Presentation on theme: "Conceptualization, Operationalization, and Measurement"— Presentation transcript:
1Conceptualization, Operationalization, and Measurement
2Independent and Dependent Variables Independent variable is what is manipulateda treatment or program or cause‘Factor’‘Explanatory Variable’Dependent variable is what is affected by the independent variableeffects or outcomes‘Measure’‘Response Variable’
3Concept versus Construct Term (nominal definition) that represents an idea that you wish to study;Represents collections of seemingly related observations and/or experiencesConcepts as ConstructsWe refer to concepts as constructs to recognize their social construction.
4More on constructsThree classes of things that social scientists measure:Directly observable: # of people in a roomIndirectly observable: incomeConstructs: creations based on observations; cannot themselves be directly or indirectly observedExample; You can treat gender asdirectly observable (gender presentation)indirectly observable (check box)a construct where you develop dimensions and indicators of gender (which then requires much more conceptualization)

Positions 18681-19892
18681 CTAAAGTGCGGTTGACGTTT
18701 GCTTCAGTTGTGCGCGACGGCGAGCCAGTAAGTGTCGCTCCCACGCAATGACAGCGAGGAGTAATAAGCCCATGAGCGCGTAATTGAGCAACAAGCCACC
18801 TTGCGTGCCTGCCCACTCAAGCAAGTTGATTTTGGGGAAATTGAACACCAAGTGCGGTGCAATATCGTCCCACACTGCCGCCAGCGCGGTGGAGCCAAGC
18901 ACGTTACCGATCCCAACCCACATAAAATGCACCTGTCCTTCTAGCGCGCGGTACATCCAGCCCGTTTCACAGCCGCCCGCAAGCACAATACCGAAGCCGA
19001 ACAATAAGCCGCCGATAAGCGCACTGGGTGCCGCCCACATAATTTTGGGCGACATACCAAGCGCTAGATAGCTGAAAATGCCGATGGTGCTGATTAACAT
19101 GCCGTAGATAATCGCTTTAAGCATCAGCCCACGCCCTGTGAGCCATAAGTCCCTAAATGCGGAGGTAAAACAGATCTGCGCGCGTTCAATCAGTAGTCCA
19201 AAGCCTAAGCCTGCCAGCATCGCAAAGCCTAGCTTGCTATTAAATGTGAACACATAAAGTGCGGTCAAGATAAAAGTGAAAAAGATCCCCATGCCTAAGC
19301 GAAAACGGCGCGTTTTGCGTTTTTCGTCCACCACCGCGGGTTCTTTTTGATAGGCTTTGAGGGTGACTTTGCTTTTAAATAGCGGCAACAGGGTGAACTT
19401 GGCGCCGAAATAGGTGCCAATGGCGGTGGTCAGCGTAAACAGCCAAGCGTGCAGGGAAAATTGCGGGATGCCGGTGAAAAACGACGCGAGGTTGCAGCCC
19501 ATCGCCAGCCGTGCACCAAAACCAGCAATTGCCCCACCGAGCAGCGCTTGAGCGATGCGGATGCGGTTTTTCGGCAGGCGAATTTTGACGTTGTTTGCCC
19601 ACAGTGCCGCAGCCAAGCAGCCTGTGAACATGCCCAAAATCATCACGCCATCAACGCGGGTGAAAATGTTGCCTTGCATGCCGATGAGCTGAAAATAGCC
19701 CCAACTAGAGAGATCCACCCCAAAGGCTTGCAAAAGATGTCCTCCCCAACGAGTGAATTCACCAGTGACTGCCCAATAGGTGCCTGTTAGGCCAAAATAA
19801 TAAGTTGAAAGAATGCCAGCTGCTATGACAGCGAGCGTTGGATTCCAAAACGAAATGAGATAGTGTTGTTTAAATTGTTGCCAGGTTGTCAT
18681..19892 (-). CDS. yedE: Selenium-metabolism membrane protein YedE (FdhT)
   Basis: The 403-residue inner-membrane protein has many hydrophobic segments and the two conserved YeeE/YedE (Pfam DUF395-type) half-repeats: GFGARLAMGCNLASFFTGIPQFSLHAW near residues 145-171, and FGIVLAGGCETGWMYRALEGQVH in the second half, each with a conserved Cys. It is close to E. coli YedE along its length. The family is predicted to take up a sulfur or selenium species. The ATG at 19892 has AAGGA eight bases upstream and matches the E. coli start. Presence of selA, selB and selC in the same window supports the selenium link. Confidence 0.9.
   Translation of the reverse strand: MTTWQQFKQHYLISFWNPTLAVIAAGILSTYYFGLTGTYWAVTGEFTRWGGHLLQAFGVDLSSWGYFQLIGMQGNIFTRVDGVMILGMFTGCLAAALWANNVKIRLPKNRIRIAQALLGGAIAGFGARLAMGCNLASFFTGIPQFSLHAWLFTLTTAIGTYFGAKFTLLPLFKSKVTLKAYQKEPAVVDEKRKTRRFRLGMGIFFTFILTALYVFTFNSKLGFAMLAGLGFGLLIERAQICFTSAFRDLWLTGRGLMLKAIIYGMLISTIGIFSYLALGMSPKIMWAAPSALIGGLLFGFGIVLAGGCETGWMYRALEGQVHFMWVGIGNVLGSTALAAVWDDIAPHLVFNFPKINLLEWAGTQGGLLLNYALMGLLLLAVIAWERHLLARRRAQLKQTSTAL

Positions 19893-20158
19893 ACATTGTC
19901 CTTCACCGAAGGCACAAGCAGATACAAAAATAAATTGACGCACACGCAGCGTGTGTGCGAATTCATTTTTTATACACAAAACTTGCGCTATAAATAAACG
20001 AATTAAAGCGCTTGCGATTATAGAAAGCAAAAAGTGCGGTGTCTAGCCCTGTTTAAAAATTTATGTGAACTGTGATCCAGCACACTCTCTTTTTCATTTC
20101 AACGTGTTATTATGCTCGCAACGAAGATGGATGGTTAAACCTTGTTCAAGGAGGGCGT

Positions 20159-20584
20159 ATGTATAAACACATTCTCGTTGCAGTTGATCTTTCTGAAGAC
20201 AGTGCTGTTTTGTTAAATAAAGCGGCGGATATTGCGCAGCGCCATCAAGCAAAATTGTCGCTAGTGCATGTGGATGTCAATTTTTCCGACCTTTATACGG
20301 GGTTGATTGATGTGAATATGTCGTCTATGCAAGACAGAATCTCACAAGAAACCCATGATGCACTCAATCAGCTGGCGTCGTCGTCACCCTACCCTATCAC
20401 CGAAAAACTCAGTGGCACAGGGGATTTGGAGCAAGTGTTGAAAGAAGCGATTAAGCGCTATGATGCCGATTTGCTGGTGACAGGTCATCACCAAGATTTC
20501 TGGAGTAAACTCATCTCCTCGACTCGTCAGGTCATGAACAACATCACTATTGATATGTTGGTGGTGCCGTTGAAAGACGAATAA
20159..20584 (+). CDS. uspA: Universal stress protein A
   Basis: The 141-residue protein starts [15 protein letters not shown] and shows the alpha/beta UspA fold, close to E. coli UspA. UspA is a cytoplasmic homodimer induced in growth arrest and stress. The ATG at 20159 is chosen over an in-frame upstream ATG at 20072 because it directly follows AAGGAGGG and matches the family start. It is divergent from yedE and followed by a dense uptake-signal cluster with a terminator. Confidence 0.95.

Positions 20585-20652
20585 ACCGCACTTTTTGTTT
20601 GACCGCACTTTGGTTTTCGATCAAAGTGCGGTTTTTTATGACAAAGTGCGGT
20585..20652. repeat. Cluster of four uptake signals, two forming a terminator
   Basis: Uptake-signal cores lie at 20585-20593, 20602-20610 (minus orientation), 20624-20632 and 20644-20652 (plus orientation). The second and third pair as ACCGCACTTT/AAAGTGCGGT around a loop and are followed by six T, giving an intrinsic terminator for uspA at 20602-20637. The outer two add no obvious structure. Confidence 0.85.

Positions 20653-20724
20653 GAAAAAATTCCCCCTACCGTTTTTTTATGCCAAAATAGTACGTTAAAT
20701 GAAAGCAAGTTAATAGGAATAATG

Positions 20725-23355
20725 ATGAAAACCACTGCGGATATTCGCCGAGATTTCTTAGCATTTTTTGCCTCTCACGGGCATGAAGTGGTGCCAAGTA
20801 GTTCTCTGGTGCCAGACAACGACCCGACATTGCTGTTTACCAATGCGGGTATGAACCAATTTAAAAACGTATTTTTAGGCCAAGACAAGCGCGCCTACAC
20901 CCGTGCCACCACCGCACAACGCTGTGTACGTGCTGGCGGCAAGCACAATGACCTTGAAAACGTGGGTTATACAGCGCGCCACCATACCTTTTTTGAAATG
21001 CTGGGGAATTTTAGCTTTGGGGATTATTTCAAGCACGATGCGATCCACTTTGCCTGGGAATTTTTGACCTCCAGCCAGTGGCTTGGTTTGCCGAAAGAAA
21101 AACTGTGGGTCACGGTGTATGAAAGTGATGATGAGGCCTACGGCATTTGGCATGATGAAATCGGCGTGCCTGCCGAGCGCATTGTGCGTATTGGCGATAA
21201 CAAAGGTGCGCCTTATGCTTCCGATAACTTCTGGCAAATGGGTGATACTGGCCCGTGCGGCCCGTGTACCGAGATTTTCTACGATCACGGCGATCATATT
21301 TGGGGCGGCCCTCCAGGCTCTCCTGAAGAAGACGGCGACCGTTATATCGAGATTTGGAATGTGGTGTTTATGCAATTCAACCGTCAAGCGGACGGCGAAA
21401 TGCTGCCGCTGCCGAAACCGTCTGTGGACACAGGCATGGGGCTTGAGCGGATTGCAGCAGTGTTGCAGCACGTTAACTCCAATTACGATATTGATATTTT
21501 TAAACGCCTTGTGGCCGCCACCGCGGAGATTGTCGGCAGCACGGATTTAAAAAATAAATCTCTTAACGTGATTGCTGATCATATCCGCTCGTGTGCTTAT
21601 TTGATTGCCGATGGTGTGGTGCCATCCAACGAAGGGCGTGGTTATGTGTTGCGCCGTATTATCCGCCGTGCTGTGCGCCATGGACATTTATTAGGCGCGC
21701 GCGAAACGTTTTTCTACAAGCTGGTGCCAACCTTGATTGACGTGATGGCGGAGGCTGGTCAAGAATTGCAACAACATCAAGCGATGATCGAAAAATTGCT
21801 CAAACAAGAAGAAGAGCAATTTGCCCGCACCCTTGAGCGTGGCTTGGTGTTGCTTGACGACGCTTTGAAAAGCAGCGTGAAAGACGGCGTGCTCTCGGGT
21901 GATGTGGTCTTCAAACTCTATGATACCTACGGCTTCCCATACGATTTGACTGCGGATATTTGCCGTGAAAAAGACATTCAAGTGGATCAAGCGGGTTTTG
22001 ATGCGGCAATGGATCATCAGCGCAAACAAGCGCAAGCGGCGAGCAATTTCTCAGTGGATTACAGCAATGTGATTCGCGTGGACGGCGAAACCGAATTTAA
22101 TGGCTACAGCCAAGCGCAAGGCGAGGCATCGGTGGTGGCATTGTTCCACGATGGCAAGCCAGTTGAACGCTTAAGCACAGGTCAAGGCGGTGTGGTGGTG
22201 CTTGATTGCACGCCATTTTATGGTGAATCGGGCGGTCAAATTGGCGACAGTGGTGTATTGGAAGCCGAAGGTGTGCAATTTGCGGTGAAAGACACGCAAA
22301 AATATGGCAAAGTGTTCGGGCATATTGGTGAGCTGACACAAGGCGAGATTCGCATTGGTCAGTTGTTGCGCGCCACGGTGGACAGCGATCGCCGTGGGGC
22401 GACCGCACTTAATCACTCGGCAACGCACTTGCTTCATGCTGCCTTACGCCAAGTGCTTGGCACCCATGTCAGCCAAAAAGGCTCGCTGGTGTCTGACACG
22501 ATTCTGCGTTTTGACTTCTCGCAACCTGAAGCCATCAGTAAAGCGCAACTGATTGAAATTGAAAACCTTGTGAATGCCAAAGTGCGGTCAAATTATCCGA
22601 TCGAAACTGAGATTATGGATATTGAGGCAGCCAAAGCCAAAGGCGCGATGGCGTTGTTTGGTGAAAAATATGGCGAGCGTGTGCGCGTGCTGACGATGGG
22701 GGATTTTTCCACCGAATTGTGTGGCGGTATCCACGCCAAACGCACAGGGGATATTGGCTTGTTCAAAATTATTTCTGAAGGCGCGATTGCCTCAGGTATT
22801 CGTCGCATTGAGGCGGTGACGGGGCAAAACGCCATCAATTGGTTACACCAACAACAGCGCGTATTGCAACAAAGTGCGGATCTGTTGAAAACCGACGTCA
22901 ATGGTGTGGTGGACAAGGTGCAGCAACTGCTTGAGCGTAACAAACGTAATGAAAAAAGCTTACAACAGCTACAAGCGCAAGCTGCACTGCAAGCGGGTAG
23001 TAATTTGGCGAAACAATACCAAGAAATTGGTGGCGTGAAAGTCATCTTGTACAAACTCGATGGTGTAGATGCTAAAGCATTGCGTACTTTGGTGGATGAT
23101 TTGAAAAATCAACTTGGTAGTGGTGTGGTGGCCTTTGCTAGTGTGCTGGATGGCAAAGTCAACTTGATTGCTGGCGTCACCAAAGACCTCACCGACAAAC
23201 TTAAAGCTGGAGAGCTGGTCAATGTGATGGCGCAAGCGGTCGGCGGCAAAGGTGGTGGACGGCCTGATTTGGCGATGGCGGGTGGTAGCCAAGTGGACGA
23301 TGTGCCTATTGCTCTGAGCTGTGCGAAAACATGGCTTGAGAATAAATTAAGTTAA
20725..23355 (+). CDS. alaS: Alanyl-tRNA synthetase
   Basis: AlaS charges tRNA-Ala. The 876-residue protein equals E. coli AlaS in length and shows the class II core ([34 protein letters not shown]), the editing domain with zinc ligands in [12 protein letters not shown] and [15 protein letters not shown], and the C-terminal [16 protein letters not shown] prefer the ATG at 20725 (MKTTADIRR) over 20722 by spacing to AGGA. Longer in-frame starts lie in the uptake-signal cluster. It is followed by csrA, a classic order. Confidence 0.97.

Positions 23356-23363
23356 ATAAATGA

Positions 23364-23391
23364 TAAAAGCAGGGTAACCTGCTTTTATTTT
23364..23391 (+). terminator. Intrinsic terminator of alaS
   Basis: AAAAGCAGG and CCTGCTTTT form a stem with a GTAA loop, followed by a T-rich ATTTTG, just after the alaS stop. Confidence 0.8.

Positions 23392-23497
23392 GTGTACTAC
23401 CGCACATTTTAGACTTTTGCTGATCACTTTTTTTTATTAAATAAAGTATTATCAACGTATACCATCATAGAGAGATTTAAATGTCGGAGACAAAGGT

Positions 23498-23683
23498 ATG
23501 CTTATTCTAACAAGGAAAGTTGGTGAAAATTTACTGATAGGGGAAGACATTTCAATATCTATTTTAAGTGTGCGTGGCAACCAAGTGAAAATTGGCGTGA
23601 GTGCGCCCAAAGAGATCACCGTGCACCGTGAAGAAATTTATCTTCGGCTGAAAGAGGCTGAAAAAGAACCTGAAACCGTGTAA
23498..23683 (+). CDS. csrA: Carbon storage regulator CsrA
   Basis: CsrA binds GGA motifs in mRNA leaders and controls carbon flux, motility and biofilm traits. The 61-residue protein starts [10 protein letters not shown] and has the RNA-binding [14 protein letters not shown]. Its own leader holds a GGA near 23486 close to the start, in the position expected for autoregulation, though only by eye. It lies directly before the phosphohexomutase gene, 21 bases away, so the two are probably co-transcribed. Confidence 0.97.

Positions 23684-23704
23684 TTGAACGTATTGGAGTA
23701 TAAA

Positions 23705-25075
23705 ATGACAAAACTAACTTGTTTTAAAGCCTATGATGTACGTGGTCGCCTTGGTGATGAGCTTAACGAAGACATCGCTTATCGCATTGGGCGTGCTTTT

5ConceptualizationThe process of conceptualization includes coming to some agreement about the meaning of the conceptIn practice you often move back and forth between loose ideas of what you are trying to study and searching for a word that best describes it.Sometimes you have to “make up” a name to encompass your concept. If you are interested in studying the extent to which people exhibit behaviors that bring together groups, you might come up with the nominal definition “bridge maker.”As you form the aspects of a concept, you begin to see the dimensions; terms that define subgroups of a concept.With each dimension, you must decide on indicators; signs of the presence or absence of that dimension. (Dimensions are usually concepts themselves).